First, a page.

Behavioral data represents a wide range of actions and engagements by members and prospects of your organization. While some behavioral data could be sitting in your AMS or CRM, it’s likely that a lot of this data is recorded and housed in your marketing and communications platforms.
Decades ago, we measured behavior in ways that often related back to transactions, such as at what point in the annual membership cycle a member tends to renew. With the use of marketing automation systems, more sophisticated association management system capabilities as well as other tools to measure behavior, now we have the opportunity to see so much more of what members and prospects are doing – quite literally.
This activity might include real time page visits, downloads of organizational resources, shares of content on social media, among many other actions that demonstrate varying levels of engagement. Unlike transactions, behaviors are much more nuanced and numerous for each individual. If you chose one of your members to study, you would likely find dozens, if not hundreds, of behavioral data points!
Now that you have all of this behavioral data, what do you do with it? This has been a topic of conversation for years across industries including the association space, where marketing and IT teams are often limited by budget constraints, small teams and large workloads. It can be overwhelming to have so much information at your fingertips and try to figure out how to use it. And, even if you put together some great campaigns with that data based on past behaviors, there is still some guesswork involved in determining and delivering what members actually need.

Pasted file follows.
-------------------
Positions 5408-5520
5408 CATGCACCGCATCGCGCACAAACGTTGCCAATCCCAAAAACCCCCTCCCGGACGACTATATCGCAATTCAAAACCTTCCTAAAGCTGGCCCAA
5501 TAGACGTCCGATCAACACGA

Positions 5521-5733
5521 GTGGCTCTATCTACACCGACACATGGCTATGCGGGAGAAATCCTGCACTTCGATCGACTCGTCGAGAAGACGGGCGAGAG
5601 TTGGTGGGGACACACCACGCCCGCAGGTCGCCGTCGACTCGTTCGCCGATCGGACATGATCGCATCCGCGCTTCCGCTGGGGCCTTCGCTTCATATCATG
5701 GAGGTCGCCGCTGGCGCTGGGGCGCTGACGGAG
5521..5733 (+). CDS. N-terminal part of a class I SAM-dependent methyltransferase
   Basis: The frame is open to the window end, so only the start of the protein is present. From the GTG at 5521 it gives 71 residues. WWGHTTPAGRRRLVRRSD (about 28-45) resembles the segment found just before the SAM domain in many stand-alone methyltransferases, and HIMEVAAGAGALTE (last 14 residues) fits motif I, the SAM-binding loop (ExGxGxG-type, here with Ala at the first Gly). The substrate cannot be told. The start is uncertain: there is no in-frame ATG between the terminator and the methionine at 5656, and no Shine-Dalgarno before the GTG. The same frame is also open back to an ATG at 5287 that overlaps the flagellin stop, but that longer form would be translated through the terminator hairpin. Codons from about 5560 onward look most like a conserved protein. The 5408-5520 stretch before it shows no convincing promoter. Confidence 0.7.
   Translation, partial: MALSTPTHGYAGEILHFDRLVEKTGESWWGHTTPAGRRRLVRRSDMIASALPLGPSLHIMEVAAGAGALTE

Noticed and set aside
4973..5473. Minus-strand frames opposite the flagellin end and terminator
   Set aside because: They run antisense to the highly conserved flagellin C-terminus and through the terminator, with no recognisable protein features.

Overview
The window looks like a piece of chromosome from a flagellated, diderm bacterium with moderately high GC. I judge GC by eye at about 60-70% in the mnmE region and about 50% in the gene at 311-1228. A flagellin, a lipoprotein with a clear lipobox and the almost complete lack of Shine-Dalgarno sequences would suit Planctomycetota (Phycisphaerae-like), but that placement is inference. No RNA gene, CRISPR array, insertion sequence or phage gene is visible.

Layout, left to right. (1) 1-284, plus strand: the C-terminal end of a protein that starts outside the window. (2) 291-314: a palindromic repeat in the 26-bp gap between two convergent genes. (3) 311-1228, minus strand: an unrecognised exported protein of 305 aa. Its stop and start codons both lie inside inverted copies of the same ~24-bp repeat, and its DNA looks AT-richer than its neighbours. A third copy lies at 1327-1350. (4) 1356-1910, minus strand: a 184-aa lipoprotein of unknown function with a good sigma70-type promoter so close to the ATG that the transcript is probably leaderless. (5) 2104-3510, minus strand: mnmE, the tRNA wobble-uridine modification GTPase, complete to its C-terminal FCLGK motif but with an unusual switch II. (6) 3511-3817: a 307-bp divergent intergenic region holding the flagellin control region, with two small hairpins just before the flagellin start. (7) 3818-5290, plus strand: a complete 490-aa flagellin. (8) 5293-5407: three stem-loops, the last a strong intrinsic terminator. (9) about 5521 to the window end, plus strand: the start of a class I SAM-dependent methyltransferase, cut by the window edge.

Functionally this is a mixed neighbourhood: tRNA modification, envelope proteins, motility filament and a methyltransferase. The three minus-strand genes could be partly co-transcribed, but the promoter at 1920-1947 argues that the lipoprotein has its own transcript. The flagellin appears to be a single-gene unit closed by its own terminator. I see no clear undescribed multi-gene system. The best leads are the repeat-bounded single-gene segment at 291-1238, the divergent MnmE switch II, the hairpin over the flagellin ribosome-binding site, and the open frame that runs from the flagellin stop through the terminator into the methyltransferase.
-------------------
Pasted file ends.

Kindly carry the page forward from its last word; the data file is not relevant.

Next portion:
For example, if your marketing automation system shows that a member downloaded two educational documents on a particular certification last month, your organization might assume that they are interested in that certification. From there, your automated workflow might send them additional information on the certification and how to take the exam.
However – are you sure that’s what they were looking for? Maybe it was. But maybe not. It could be that they were doing a research paper on industry certifications, or that their nonmember colleague needed the information, so your member grabbed it for them. In that instance, your member doesn’t receive what they want and need at the time.
The missing link? Context. If you had some context around why the member was downloading those resources, wouldn’t you be able to serve them better? At PropFuel, that context is what we’re helping associations get to in engaging their members.
Behavioral data is important and relevant for today’s marketers. And when we pair it with input directly from members – context – we gain rich insights into their individual needs and wants to engage and serve them better.